# Calculating Ellipses

If you need to find the change in area between a circle and when it is tranformed into an ellipse by tilting it so that its major axis is increased.

When the circular region in 3 space is rotated about one of its diameters, turning it into the new minor axis, the orthogonal radius becomes the major axis, and will be increased by the inverse of either the sine or cosine of the angle, depending on how you measure it.

If the circle is just sitting there minding its own business basking in the light waves arriving along its normal, then we say it's moved 0 degrees, so we use cosine, (since cos 0 degrees = 1, otherwise we run into a problem with dividing by sin 0 = 0) because we will be dividing the other diameter's measurement by the cosine of the angle that we have rotated it.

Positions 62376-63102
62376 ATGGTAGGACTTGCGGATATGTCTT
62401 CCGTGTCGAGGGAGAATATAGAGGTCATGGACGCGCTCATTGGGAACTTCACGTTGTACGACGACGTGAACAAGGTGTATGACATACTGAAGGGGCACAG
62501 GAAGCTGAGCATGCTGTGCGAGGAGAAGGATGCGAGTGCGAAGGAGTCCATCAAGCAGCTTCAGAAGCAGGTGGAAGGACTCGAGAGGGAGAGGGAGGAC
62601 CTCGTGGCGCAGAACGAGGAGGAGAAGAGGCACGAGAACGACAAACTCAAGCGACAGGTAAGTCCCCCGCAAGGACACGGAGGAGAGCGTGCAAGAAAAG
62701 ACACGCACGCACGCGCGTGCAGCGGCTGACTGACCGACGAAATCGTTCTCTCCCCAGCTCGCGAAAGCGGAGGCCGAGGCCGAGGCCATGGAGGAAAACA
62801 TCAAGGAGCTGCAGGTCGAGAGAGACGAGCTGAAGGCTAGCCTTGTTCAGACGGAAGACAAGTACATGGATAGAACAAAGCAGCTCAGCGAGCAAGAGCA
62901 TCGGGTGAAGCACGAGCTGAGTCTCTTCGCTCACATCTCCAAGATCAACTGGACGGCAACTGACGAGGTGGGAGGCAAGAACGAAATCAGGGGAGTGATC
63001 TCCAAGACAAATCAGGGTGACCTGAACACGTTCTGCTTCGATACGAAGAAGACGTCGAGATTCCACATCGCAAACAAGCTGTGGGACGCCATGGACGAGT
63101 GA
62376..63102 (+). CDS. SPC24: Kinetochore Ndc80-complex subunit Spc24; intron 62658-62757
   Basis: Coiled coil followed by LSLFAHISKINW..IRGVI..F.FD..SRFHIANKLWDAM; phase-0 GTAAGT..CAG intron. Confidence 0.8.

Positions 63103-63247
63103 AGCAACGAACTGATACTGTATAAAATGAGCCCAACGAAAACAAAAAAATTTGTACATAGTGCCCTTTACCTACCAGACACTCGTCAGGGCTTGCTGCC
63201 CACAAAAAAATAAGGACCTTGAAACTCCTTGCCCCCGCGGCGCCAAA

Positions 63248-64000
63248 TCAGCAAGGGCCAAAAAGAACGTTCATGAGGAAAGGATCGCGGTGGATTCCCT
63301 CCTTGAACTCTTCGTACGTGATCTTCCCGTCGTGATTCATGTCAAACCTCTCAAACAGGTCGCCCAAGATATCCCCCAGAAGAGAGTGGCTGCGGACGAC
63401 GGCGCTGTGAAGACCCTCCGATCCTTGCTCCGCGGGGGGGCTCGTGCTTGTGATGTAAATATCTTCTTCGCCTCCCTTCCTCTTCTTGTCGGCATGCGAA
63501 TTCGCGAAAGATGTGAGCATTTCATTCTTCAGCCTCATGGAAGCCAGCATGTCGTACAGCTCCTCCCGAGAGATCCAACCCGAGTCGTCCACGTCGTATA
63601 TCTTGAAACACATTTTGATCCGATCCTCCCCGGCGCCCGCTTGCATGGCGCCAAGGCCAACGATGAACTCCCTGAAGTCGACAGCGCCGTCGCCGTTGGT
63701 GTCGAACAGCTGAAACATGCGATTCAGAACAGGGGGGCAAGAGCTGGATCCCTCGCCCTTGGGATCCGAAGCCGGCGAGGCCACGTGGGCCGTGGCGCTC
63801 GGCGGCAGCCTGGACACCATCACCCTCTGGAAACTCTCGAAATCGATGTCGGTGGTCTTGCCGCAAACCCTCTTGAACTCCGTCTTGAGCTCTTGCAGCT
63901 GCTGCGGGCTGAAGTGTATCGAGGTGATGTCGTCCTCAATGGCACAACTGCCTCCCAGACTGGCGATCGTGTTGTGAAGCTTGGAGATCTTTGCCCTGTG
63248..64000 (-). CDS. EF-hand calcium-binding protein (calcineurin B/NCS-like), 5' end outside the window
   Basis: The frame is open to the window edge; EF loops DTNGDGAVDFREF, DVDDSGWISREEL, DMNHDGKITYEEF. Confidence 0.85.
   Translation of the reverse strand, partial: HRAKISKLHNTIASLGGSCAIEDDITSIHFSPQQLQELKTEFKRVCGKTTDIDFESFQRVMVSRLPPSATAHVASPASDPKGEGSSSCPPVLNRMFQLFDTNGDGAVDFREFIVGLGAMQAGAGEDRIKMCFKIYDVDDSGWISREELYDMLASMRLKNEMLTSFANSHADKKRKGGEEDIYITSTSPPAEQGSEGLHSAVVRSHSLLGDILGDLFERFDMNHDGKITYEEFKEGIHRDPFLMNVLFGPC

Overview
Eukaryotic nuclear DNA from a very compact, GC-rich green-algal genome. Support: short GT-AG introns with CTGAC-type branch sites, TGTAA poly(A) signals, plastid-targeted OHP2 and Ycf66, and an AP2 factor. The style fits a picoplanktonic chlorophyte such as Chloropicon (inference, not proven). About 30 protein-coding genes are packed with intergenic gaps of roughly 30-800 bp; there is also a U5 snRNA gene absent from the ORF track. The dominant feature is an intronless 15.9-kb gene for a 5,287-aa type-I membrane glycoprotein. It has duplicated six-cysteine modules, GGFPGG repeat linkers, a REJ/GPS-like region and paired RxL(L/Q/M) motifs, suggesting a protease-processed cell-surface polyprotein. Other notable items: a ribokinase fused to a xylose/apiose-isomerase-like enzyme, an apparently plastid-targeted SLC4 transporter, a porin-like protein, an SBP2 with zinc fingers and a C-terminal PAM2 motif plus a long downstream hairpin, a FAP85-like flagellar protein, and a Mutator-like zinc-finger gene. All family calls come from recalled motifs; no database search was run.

Tilting 30 degrees from the normal, the major axis grows by 1/cos 30 degrees or 1/.8660 = 1.155. Then this could be plugged into the area of an ellipse equation. Tilting more to 45 degrees gives a lengthening of the diameter by 1/.7071 or 1.414 times.

Notice the areas of the new ellipses compared to the original circle are off by a factor of, you guessed, the cosine of the angle of displacement from the normal! This is why the light meter's reading is attenuated, the area of radiant flux at right angles to the beam is now spread out over a larger area of the transformed ellipse! So there are less photons per unit area! Now does everyone see the wisdom of the detector parallel to the recording material?

This can also be used to calculate the area of coverage of your collimation mirror.